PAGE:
Institutional trust, beliefs, and evaluation of regulations, and management of chronic wasting disease (CWD)

Susan A. Schroeder, Adam C. Landon, Louis Cornicelli, David C. Fulton, Leslie McInenly

Research output: Contribution to journalArticlepeer-review

19 Scopus citations


Institutional trust and perceptions of regulatory efficacy can affect support for management. This study examined how institutional trust, specific trust related to information/management, and support for/perceived efficacy of current regulations related to deer hunters’ attitudes about chronic wasting disease (CWD) management. Results are from a survey of southeastern Minnesota deer hunters from the 2018 season, and suggest acceptance of agency management by a majority of hunters. However, a substantial minority of hunters who perceived the management approach was “too aggressive” believed all CWD regulations were ineffective and opposed regulations other than mandatory disease testing and carcass movement restrictions. Results suggest that a lack of shared values, along with greater trust in agency CWD information and technical competence, correlated with perceiving the management approach as “too aggressive.” Future research is needed to understand the contextual nature of trust and how different elements of trust relate to acceptability of management actions.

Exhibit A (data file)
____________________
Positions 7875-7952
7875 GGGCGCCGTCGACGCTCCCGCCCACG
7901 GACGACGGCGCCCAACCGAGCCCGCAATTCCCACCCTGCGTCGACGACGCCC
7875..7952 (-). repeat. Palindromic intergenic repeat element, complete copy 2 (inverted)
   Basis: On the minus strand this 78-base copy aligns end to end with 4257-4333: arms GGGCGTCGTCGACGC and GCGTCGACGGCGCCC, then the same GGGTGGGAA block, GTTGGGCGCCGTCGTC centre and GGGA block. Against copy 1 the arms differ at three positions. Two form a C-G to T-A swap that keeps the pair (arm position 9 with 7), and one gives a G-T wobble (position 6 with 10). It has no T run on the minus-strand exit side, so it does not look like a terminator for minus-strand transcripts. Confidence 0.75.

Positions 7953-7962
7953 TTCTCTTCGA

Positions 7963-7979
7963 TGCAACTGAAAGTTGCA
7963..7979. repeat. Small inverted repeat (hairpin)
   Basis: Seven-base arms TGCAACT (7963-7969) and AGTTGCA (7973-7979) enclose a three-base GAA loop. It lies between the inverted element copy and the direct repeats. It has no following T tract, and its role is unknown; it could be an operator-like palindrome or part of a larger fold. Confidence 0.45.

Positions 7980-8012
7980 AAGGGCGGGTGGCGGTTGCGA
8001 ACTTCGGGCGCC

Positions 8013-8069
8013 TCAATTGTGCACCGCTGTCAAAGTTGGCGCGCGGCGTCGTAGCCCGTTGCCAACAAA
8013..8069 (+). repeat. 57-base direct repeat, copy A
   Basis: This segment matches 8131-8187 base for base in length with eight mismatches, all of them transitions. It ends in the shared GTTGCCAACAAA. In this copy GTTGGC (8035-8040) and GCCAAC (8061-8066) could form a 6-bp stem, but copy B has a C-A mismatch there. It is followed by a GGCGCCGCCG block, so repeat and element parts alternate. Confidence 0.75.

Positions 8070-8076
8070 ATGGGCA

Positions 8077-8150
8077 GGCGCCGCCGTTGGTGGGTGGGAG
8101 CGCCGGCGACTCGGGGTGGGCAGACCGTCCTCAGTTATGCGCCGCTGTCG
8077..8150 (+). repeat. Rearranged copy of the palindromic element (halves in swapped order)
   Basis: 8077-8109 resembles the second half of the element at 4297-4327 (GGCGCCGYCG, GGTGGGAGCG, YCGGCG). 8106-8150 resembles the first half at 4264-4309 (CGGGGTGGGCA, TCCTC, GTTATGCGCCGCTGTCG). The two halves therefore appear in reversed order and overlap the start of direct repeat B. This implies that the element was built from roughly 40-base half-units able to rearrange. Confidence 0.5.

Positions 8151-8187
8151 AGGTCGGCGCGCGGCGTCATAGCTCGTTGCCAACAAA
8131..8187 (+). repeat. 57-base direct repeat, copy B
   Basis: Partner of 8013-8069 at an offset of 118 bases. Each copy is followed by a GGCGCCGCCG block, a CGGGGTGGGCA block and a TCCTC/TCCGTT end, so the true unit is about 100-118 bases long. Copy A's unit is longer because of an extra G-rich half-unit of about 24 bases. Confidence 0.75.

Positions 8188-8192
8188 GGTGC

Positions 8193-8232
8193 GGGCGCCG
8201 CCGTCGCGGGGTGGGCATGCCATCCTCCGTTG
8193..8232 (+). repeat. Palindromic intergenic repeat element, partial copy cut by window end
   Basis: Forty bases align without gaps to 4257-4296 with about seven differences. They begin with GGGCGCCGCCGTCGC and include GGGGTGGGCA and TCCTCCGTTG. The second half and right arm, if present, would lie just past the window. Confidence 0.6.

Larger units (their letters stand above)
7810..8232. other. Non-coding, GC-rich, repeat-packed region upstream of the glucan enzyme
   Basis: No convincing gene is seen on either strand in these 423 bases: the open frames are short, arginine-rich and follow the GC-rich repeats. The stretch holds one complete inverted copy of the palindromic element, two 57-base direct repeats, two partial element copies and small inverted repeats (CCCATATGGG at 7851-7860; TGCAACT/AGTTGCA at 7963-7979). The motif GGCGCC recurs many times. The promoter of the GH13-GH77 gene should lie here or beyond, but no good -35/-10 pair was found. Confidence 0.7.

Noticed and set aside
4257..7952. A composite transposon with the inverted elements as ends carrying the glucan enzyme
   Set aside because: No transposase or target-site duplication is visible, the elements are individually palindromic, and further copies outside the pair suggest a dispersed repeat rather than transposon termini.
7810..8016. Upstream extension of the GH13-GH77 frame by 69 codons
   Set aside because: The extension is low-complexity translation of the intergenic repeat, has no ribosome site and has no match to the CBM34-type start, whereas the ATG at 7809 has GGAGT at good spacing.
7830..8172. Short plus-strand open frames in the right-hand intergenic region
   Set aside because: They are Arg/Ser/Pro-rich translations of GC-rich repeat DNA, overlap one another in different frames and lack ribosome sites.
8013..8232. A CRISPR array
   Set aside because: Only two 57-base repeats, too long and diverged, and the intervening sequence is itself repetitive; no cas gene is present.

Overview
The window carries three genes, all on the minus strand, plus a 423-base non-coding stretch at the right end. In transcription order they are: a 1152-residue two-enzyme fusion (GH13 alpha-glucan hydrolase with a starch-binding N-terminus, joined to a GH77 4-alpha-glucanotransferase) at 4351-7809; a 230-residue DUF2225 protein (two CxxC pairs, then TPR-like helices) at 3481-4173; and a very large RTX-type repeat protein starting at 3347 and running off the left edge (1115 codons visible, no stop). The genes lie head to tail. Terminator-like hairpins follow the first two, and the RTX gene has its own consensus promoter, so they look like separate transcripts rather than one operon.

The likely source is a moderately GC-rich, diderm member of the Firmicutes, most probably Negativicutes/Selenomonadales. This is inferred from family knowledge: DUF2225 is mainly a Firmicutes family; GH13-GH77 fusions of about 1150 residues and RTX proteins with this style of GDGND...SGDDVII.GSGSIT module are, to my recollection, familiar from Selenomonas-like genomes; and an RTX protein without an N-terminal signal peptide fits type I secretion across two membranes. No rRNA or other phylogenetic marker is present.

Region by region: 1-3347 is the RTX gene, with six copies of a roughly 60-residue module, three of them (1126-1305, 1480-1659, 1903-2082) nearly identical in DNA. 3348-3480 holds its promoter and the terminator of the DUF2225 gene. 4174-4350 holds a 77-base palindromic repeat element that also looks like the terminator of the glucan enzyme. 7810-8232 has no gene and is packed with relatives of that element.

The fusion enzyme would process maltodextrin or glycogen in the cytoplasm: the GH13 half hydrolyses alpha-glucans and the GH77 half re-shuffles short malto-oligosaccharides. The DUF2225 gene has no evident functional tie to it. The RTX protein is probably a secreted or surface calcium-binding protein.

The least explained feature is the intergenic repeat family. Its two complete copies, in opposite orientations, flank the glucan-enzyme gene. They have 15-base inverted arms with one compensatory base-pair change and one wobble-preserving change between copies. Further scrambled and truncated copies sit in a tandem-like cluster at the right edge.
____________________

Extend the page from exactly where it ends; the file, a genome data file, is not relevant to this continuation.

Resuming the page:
Original languageEnglish (US)
Pages (from-to)228-244
Number of pages17
JournalHuman Dimensions of Wildlife
Issue number3
StatePublished - 2021

Bibliographical note

Funding Information:
This work was supported by the Minnesota Department of Natural Resources.

Publisher Copyright:
© 2020 Taylor & Francis Group, LLC.


  • Chronic wasting disease (CWD)
  • information
  • institutional trust
  • management
  • regulations


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